The collective of Gods and Goddesses is widely known, and in most cultures, one deity is worshiped while others serve only as a mild point of influence. At most, these cultures heed their patron deity’s relationship with the rest of the Pantheon, the best example being the elven kingdom of Onoria, which worships Udana, the Goddess of Light. Her relationship to Peros is perhaps the most well documented, and though elves do not worship Peros, they still recognize him as a sovereign of Divinity. Information on The Pantheon has been obtained from several texts called the Divinity Scrolls. These scrolls were found in the possession of different cultures residing in different worlds. But though no two scrolls are precisely the same with some texts containing more information on a particular deity than another, cross referencing their content has revealed that the information is strangely in accordance, providing evidence of their relation and validity. Because of this, these texts are believed to have been handed down by The Pantheon itself.

The patron deity of mages, Velias is possibly one of the most unusual deities of The Pantheon. The Divinity Scrolls detailing his existence do not date back as far as those of others gods, suggesting he was largely unknown until the city of Mystikkar was established.

Some have even speculated that the reason earlier information on Velias doesn’t seem to exist is that he was once a mortal man chosen to ascend to godhood. Supporting this theory is the Aeonic Well, a divine construct said to have been gifted to Mystikkar by the God of Magic himself. This well is an important cornerstone to mages in conducting their magical studies and affairs, even though the precise way in which it works isn’t fully understood.

Another theory is that the God of Magic travels between the physical and Divinity more frequently than other deities, and may even interact with mages on a personal basis, whether they know it or not. Whatever the truth may be, most mages would say his origins aren’t important. What matters is the guidance he has provided, enabling magic to be utilized with potent results, and his teachings are well documented, connecting him with miracles, faith, and hope, even beyond the borders of Mystikkar.

Due to this, and perhaps because of Velias’ friendship with Peros, there has been a long-standing alliance between Mystikkar and Perosia which was only broken recently after a tyrant took the throne.

Peros is perhaps the most enigmatic deity of The Pantheon. Indeed, deceit and obscurity are his trade, traits which have birthed the misconception that Peros is malevolent in nature. However, it was his efforts that put an end to the Battle for Divinity, and his army that saved The Pantheon itself from potential destruction, to say nothing for the world.

But not all of the gods celebrated this accomplishment. Instead, some questioned Peros’ power, or more specifically, that of his army’s. If they could stop a force that threatened to overthrow The Pantheon, what was stopping them from doing so themselves?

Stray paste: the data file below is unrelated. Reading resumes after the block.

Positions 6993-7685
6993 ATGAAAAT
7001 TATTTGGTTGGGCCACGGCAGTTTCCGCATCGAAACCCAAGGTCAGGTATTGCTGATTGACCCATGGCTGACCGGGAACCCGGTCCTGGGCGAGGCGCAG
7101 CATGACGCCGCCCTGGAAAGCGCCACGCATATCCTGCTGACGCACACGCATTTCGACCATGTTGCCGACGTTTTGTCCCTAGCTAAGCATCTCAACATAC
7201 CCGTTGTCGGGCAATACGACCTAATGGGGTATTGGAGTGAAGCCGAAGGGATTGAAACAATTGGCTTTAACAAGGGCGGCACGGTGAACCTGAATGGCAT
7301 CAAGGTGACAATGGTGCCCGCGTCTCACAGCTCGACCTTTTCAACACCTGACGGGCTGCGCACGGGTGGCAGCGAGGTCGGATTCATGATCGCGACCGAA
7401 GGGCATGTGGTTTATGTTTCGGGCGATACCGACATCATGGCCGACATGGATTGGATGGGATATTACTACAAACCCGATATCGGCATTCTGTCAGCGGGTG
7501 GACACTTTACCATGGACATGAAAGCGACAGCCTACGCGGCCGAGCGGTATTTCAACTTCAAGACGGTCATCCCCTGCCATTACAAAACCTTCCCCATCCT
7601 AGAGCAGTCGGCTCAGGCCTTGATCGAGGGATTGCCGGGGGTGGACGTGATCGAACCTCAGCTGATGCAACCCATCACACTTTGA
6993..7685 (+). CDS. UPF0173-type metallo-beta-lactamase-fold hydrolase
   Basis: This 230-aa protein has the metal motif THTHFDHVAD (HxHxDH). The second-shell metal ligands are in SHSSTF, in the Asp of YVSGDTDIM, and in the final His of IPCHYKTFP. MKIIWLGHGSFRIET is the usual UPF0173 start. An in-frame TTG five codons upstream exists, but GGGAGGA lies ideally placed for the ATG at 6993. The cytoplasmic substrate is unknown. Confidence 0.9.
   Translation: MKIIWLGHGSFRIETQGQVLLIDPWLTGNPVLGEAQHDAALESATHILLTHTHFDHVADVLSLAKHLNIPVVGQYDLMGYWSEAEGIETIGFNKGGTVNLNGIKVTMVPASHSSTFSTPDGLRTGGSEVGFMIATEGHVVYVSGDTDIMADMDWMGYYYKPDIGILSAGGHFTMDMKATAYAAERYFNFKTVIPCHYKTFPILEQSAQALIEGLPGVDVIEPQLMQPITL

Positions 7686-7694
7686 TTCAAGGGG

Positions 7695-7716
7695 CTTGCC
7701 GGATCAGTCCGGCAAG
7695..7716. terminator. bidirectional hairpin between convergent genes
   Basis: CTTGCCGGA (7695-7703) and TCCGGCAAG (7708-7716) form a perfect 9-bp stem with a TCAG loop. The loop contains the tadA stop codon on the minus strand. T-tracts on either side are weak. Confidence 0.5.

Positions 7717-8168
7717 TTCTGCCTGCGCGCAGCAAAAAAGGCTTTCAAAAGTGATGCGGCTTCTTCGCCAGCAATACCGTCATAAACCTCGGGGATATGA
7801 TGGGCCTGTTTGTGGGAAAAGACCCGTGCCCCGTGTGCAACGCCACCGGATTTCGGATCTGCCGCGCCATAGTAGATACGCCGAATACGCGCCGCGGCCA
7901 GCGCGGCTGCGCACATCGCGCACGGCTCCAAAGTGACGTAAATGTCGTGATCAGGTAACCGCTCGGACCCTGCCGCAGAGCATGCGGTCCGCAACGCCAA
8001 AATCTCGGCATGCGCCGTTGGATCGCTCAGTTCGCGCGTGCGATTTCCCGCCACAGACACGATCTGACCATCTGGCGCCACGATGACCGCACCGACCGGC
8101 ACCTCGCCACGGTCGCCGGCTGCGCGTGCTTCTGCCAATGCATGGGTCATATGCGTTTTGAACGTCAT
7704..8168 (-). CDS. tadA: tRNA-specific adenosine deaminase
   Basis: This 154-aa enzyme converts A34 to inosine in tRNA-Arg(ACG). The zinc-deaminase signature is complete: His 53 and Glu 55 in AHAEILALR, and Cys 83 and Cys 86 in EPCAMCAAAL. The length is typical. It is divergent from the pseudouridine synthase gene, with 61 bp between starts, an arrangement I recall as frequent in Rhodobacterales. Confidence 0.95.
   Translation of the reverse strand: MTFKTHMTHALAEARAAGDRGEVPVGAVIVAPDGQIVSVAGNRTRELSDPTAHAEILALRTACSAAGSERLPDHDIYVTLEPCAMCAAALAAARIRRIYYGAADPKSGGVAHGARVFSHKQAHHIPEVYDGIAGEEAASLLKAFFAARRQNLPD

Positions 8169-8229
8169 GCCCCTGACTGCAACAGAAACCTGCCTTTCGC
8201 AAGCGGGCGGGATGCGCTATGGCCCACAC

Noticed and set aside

As a result of this uncertainty, Peros was cast out of Divinity with his children, who now make their home in a realm of darkness known as Perosia. Because of this fall from grace, Perosians are collectively referred to as a race of demons, and are one of the few races other immortal beings find truly intimidating.

As for the God of Darkness himself, no one knows his true fate for certain, though the toppled Tower of Peros has long been part of a prophecy concerning his return. Ages ago, the tower, which was said to have been crafted by Peros himself, inexplicably fell. Some believe he destroyed it in anger over being cast out, and that the tower will only rise again if and when the God of Darkness returns to Divinity.

The Elven Mother and keeper of truth. Where Peros is the most enigmatic deity, Udana is direct and suffers no lie. Discipline and revelation are major tenants of her teachings, and in fact, some believe her to be too strict. However, she rewards the faithful, and keeps the devout close.

When the first elves came to the world, it was against their creator’s wishes. Udana had warned her children that existence in the physical would mean suffering and discontent. Yet, and perhaps ironically, their curiosity driving them to know the truth set them on a path from which they could not return-their Goddess forbade any children who departed Divinity from coming home. As a result, these children grew corrupt, malicious, and eventually came to be known as Trolls.

It was this transformation that finally convinced Udana to allow more of her children to enter the physical if only to eliminate the dangers Trolls presented to the world at large. However, she did not endow them with an eternal existence in the physical, and instead, promised a reunion in Divinity through death, and only those seeking family would be allowed to remain and continue their fight.

As a result, the warriors known as Paladins were born. These elves are the protectors of good and servants of justice, their oath to Udana granting them divine abilities no other warrior can claim to possess. Yet, these abilities do not come without cost; Paladins are not allowed to bond with a mate, otherwise forfeit their power.

Though Satora abstained from creating her own divine children, she eventually became the patron goddess of the Dok’aal. Known informally as dark elves, this race was birthed of unions between Elves and Perosians, creating a strange mixture of darkness and light that formed a life of its own. But, while Peros was only mildly intrigued by this new race, Udana believed them to be abominations and cast them into the physical.

As a result, Satora promised to watch over the Dok’aal herself, claiming the attitudes of Udana and Peros were borne of an ignorance that would not be tolerated. Though this reprimand affected both deities in question, only Peros took steps to rectify his indifference by offering the Dok’aal sanctuary in the realm of darkness known as Perosia.